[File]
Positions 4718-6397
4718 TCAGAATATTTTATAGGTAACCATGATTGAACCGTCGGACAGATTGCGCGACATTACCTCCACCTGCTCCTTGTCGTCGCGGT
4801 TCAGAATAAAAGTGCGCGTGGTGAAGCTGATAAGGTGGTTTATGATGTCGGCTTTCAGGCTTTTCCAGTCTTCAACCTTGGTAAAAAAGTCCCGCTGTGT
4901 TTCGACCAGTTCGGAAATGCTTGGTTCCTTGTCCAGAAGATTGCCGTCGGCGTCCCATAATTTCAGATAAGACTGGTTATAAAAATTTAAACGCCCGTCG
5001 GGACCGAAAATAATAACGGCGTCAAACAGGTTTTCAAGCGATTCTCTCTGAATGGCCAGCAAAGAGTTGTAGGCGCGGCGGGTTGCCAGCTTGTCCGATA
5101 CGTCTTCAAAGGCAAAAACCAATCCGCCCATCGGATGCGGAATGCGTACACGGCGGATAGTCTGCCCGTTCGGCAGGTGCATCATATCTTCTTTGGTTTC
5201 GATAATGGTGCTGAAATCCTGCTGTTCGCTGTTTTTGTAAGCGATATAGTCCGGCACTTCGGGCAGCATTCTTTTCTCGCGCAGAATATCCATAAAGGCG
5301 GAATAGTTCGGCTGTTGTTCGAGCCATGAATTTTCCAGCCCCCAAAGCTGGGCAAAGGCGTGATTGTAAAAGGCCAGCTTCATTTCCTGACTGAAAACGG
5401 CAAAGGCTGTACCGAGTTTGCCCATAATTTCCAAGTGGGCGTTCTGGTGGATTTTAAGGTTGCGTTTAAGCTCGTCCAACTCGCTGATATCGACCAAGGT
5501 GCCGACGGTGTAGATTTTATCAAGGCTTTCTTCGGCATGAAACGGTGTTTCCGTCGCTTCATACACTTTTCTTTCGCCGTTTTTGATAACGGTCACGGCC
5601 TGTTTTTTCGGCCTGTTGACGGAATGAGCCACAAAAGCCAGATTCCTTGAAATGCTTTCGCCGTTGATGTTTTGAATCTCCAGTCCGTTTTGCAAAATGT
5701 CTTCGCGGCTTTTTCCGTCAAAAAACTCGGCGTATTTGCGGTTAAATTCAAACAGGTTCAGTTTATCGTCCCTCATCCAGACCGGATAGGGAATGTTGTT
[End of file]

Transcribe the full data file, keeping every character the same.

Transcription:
Positions 4718-6397
4718 TCAGAATATTTTATAGGTAACCATGATTGAACCGTCGGACAGATTGCGCGACATTACCTCCACCTGCTCCTTGTCGTCGCGGT
4801 TCAGAATAAAAGTGCGCGTGGTGAAGCTGATAAGGTGGTTTATGATGTCGGCTTTCAGGCTTTTCCAGTCTTCAACCTTGGTAAAAAAGTCCCGCTGTGT
4901 TTCGACCAGTTCGGAAATGCTTGGTTCCTTGTCCAGAAGATTGCCGTCGGCGTCCCATAATTTCAGATAAGACTGGTTATAAAAATTTAAACGCCCGTCG
5001 GGACCGAAAATAATAACGGCGTCAAACAGGTTTTCAAGCGATTCTCTCTGAATGGCCAGCAAAGAGTTGTAGGCGCGGCGGGTTGCCAGCTTGTCCGATA
5101 CGTCTTCAAAGGCAAAAACCAATCCGCCCATCGGATGCGGAATGCGTACACGGCGGATAGTCTGCCCGTTCGGCAGGTGCATCATATCTTCTTTGGTTTC
5201 GATAATGGTGCTGAAATCCTGCTGTTCGCTGTTTTTGTAAGCGATATAGTCCGGCACTTCGGGCAGCATTCTTTTCTCGCGCAGAATATCCATAAAGGCG
5301 GAATAGTTCGGCTGTTGTTCGAGCCATGAATTTTCCAGCCCCCAAAGCTGGGCAAAGGCGTGATTGTAAAAGGCCAGCTTCATTTCCTGACTGAAAACGG
5401 CAAAGGCTGTACCGAGTTTGCCCATAATTTCCAAGTGGGCGTTCTGGTGGATTTTAAGGTTGCGTTTAAGCTCGTCCAACTCGCTGATATCGACCAAGGT
5501 GCCGACGGTGTAGATTTTATCAAGGCTTTCTTCGGCATGAAACGGTGTTTCCGTCGCTTCATACACTTTTCTTTCGCCGTTTTTGATAACGGTCACGGCC
5601 TGTTTTTTCGGCCTGTTGACGGAATGAGCCACAAAAGCCAGATTCCTTGAAATGCTTTCGCCGTTGATGTTTTGAATCTCCAGTCCGTTTTGCAAAATGT
5701 CTTCGCGGCTTTTTCCGTCAAAAAACTCGGCGTATTTGCGGTTAAATTCAAACAGGTTCAGTTTATCGTCCCTCATCCAGACCGGATAGGGAATGTTGTT